When QuadrigaCX announced last month that CEO Gerald Cotten had suddenly died and roughly $150 million in cryptocurrency ($180 million Canadian) was inaccessible as a result, the crypto world went nuts. According to a CBC report today , the notorious Bitcoin exchange may be sold to compensate victims. Additionally, Cotten’s encrypted laptop will be handed over to lawyers for the exchange’s creditors and “eventually given to a court-appointed monitor.”
So far, the company filed for protections under a Depression-era law that prevents complete destruction of insolvent businesses in Canada. They are considering selling the exchange’s IP assets in an effort to satisfy debts.
However, in another bombshell report, CCN.com’s Joseph Young reported that there may be no such cryptocurrency to speak of. There is a lot of money on the line. It seems likely that the best efforts at cracking the laptop will be employed in an effort to recover the funds. But, like some analysts have suggested: there may be no cryptocurrency to recover.
“Some of the main addresses of QuadrigaCX also reportedly sent outgoing transactions after the death of its CEO Gerald Cotten, which should not be possible if the CEO had full control over all of the firm’s wallets.”
Combined with suspicions about the foundation of QuadrigaCX, rumors of an exit scam have cropped up.
This isn’t the first time those allegations have surfaced. Last year, QuadrigaCX responded to similar claims thus:
“We must have ruffled someone’s feathers. This guy is posting hypothetical nonsense about someone with a different name of someone who left our company more than two years ago.”
CCN.com is still investigating the issue of QuadrigaCX’s founding. If a relevant report comes of our investigation, our readers will be the first to know.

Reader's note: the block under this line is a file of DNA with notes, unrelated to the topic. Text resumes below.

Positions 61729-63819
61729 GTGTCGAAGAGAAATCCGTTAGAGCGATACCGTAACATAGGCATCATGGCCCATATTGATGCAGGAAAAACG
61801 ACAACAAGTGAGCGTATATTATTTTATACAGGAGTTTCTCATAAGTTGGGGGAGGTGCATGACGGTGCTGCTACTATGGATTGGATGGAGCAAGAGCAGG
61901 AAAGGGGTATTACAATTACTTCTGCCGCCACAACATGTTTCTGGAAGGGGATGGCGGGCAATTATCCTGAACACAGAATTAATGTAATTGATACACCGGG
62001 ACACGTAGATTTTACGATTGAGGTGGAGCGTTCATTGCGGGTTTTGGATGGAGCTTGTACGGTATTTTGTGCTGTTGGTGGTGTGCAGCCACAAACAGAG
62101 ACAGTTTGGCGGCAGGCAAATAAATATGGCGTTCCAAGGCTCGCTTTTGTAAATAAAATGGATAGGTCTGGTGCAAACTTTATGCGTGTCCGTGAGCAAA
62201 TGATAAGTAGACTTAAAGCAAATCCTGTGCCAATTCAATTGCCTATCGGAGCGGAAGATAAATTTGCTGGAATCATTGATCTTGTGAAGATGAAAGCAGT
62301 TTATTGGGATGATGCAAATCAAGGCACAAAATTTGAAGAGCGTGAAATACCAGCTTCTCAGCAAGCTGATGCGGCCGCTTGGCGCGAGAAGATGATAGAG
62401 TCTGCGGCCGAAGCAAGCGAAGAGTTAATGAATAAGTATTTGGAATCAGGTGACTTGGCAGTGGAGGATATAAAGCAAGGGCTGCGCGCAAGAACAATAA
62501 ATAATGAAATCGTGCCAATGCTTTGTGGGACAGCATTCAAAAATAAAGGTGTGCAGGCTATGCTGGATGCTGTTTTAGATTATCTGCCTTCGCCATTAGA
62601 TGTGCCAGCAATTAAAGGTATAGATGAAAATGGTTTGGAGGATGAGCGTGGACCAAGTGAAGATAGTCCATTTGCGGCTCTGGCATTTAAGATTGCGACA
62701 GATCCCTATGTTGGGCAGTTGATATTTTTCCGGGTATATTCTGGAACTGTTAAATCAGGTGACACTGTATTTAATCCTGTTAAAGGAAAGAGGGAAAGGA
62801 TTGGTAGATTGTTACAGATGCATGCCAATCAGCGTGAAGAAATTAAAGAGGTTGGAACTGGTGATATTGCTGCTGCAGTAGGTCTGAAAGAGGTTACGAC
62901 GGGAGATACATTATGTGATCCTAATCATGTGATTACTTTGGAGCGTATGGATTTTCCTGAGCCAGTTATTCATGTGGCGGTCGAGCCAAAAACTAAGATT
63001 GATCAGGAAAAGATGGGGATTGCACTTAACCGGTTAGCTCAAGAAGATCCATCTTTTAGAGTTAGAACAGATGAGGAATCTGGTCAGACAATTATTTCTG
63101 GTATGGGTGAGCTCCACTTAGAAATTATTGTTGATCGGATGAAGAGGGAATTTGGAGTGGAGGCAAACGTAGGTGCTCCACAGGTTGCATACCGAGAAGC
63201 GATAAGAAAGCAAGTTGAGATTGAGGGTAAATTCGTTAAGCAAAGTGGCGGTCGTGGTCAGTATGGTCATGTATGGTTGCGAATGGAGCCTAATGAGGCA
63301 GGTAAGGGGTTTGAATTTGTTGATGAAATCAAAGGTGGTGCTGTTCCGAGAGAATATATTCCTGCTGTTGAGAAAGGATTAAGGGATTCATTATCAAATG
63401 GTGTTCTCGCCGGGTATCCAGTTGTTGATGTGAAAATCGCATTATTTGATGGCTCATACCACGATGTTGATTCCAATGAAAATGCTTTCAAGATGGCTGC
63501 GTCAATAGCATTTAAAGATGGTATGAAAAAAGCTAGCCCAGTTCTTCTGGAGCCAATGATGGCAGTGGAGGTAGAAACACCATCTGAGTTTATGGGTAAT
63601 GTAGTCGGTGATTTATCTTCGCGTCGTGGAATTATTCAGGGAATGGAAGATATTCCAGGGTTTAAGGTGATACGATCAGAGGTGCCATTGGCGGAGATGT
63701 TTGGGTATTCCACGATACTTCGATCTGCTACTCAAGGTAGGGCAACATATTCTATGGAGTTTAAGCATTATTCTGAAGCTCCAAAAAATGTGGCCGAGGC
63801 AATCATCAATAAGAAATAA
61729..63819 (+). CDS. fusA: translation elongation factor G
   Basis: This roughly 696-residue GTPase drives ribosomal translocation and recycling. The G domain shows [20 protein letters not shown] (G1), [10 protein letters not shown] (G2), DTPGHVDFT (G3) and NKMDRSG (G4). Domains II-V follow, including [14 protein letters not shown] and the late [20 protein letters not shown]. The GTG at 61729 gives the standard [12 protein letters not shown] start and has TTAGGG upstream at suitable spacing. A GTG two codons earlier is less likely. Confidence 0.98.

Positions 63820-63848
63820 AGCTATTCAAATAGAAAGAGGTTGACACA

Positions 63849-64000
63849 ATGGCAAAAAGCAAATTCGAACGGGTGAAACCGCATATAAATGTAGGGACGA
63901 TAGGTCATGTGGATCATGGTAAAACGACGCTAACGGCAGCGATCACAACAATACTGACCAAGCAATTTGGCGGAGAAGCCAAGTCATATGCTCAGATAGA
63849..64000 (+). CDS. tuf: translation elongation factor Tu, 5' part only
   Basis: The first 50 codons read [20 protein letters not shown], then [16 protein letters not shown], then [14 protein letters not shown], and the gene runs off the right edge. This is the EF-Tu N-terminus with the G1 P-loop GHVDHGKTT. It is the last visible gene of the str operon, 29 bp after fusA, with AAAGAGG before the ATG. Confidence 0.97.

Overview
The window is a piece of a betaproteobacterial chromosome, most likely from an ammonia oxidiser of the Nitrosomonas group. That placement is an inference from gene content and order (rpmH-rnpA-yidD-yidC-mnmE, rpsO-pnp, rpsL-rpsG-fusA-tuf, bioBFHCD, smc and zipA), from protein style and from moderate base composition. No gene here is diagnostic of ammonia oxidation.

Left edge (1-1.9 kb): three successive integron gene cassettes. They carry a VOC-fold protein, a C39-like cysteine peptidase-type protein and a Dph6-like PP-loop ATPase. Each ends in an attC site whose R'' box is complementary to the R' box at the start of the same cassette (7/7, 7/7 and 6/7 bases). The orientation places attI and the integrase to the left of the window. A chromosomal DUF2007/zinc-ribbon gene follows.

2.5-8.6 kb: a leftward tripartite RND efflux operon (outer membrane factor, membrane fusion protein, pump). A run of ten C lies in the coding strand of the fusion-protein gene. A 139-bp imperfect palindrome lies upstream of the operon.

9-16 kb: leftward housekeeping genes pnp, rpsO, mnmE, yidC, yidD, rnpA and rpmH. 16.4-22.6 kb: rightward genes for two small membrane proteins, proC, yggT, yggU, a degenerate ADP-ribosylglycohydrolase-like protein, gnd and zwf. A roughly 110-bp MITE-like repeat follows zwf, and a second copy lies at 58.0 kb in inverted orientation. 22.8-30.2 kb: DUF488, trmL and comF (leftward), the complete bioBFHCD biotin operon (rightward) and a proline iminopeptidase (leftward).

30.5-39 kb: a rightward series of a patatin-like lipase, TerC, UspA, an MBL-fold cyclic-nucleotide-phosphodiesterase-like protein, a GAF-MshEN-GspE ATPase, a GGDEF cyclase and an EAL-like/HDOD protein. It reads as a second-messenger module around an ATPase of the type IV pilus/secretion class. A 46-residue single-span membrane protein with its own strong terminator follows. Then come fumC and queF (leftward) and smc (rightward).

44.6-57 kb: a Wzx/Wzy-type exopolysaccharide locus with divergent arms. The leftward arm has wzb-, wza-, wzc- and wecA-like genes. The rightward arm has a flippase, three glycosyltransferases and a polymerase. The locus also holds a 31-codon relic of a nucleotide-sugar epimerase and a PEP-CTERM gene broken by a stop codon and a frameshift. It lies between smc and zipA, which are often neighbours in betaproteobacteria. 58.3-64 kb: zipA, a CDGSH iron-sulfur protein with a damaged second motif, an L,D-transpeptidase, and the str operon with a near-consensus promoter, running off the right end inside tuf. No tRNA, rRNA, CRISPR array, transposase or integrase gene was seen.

QuadrigaCX grew up to become the biggest Bitcoin exchange in Canada. A Canadian wrote to this reporter describing his overall experience as positive, saying:
“I used it primarily because at the time my weekly purchase limit with Coinbase was fairly low, and since I wanted to purchase more than I could on Coinbase, Quadrigacx was a convenient way to go.”
In a follow-up e-mail, however, the anonymous Canadian wrote:
“I spoke to a friend however last night, who I loosely keep in touch with, who has more experience than I do with crypto. Long story short, his experience with QuadrigaCX was not positive at all. When he cashed out some crypto, the cheque they sent him was late by a month, and it bounced.”
“The exchange was the largest in Canada by volume until its sudden demise this month. The company’s public notices leave many details out. They are not the first Canadian exchange to suddenly face problems. MapleChange is another notable example.”
It seems the rest of the story of QuadrigaCX will play out in court. Whether it has any salable assets remains to be seen. Most of its moves in the coming months will be dictated by judges and lawyers.
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